South Street Seaport Museum
I got the idea for my first novel, The Unicorn Tree, from maritime museums, historic house museums and 19th-century ships along the northeast coast. The book contains scenes of people waiting on the pier for ships to arrive or depart, descriptions of sail training and ship restoration, the Fourth of July celebration on the waterfront, and restaurants and shops with a nautical theme. These events were inspired by life at waterfront locations like South Street Seaport Museum in New York City.
The ships that make up the museum’s fleet take visitors back to the schooners, cargo ships, lightships, and tugs of the 19th and early 20th centuries. Sail training aboard the schooner Pioneer (1885) is available for qualifying museum volunteers and supervised by licensed captains. Public sails, charters, and educational sails for school children provide a New York Harbor view of maritime history and how that has changed over the centuries. Check the museum website for information about the sailing schedule.
In addition to the waterfront and ships, the museum has an extensive collection of artifacts from the Age of Sail and Port of New York history. At one time, clipper ships filled the harbor after weeks and months at sea, with cargo from ports throughout the world ready for unloading at South Street. Business transactions took place in the counting houses in the area. Items in the collection are available for viewing in the lobby of the museum's administrative building at Schermerhorn Row, a row of buildings built on land-filled water lots by Peter Schermerhorn in 1811.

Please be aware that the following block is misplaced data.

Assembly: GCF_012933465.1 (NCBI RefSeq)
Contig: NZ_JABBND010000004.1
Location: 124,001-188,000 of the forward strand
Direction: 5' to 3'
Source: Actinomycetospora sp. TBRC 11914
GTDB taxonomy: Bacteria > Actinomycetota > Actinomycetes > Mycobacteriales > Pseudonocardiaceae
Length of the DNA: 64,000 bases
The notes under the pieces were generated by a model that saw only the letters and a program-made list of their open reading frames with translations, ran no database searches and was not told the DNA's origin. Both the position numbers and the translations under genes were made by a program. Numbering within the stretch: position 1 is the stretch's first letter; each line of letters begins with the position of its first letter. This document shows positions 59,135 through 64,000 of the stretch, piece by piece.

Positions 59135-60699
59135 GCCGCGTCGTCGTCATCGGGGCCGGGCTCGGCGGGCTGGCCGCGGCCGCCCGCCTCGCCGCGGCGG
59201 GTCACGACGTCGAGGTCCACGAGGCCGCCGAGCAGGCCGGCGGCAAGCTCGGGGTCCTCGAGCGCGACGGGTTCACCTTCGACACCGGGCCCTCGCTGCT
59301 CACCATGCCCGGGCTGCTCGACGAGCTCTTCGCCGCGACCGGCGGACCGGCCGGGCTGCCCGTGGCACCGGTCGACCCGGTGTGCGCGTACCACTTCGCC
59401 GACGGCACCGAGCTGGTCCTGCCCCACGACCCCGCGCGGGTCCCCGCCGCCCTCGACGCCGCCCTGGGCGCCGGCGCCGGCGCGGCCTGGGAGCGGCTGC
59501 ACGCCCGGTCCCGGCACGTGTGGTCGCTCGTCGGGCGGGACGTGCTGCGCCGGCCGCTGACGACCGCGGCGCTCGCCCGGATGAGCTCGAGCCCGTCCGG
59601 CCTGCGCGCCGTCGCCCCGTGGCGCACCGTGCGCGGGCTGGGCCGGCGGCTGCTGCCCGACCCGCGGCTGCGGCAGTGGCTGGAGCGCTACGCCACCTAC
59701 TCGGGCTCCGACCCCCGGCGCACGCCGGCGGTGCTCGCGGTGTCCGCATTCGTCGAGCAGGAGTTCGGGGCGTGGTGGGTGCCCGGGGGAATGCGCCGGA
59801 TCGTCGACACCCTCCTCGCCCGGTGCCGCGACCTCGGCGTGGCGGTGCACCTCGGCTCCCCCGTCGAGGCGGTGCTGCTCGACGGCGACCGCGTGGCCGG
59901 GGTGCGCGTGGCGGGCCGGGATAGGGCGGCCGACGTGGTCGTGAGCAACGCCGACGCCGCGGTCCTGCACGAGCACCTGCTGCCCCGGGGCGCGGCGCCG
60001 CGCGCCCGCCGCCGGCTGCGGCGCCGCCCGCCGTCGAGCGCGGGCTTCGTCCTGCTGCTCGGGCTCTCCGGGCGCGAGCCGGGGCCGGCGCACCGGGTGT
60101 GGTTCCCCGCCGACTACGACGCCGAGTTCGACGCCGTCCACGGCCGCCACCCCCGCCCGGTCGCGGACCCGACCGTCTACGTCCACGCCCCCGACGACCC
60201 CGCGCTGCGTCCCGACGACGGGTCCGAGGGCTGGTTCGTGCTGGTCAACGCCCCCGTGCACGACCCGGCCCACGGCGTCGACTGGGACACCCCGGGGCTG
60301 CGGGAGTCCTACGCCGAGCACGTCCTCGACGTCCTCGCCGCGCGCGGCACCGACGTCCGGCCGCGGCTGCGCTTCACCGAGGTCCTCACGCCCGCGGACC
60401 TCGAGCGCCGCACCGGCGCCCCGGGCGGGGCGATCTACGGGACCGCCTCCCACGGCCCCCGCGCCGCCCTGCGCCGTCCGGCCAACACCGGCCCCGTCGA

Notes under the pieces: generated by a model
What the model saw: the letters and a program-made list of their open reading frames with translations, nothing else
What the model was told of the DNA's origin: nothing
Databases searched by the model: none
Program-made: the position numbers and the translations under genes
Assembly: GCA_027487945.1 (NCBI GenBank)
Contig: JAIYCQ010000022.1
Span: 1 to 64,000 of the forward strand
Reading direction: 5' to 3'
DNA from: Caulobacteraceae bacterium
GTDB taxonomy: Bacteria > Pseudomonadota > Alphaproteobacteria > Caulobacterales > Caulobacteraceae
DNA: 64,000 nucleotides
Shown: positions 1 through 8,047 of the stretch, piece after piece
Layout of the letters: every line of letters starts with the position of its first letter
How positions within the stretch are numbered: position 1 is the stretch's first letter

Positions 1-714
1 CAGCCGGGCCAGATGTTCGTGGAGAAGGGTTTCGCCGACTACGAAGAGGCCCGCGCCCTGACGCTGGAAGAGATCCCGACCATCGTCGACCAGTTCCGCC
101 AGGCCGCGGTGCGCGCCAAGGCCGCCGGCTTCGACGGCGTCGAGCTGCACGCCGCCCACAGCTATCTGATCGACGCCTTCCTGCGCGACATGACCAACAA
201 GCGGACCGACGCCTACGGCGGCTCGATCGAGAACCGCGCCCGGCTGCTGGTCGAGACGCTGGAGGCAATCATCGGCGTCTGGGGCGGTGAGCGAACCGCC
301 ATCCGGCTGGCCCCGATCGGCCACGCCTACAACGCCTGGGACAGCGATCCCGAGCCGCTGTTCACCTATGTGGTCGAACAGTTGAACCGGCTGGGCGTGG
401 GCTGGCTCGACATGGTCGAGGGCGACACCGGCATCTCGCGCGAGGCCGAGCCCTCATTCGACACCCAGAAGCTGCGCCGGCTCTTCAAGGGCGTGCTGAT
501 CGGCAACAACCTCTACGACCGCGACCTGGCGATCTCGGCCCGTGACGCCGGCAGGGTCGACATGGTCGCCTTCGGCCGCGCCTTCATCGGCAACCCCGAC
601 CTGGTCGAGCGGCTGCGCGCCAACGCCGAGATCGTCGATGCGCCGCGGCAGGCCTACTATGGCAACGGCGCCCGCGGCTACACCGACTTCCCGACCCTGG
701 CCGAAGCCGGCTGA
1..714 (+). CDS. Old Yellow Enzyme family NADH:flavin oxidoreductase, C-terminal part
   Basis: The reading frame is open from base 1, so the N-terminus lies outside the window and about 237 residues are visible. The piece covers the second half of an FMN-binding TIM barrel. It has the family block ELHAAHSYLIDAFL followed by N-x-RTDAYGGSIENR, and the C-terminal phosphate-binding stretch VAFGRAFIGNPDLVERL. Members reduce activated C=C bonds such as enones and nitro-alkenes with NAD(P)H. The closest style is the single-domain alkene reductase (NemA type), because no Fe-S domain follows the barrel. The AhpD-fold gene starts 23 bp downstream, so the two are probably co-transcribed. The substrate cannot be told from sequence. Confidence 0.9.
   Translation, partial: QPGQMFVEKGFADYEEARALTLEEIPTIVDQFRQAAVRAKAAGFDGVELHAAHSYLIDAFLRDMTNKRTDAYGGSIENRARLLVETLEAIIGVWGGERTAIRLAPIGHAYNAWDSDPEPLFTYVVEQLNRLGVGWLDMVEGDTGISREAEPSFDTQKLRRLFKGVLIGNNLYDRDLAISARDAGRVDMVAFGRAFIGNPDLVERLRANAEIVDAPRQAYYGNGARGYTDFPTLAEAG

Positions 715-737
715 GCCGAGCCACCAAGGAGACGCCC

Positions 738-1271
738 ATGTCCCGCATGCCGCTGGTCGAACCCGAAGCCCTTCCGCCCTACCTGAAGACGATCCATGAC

Noble Maritime Collection at Sailors' Snug Harbor
Before the days of social security and other retirement programs, a sailor who became too ill or too old to continue his work at sea had to rely either on his savings or his family for support. Without that, he often had no means of income or medical care. Sailors' Snug Harbor on Staten Island was created as the first retirement home for sailors and opened in 1833. Its residence halls, hospital, chapel, laundry facilities, and other buildings made it self-sufficient.
This facility was the dream of a millionaire and sea captain, Robert Richard Randall, who envisioned a place where sailors could live and receive the care they needed without worrying about money. Capt. Randall died in 1801 and his will stipulated that his money would be used to build a "Marine Hospital, to be called 'Sailor's Snug Harbor' for the purpose of maintaining and supporting aged, decrepit, and worn-out sailors."
The Noble Maritime Collection is a museum in one of the front five original buildings. Its exhibits tell the story of what life was like for the residents (called inmates) at Snug Harbor, their hobbies, concerts, rules, etc. Visitors can see a restored room that was typical for those who lived there, and enjoy a stroll around the grounds to watch the ships as the sailors did long ago.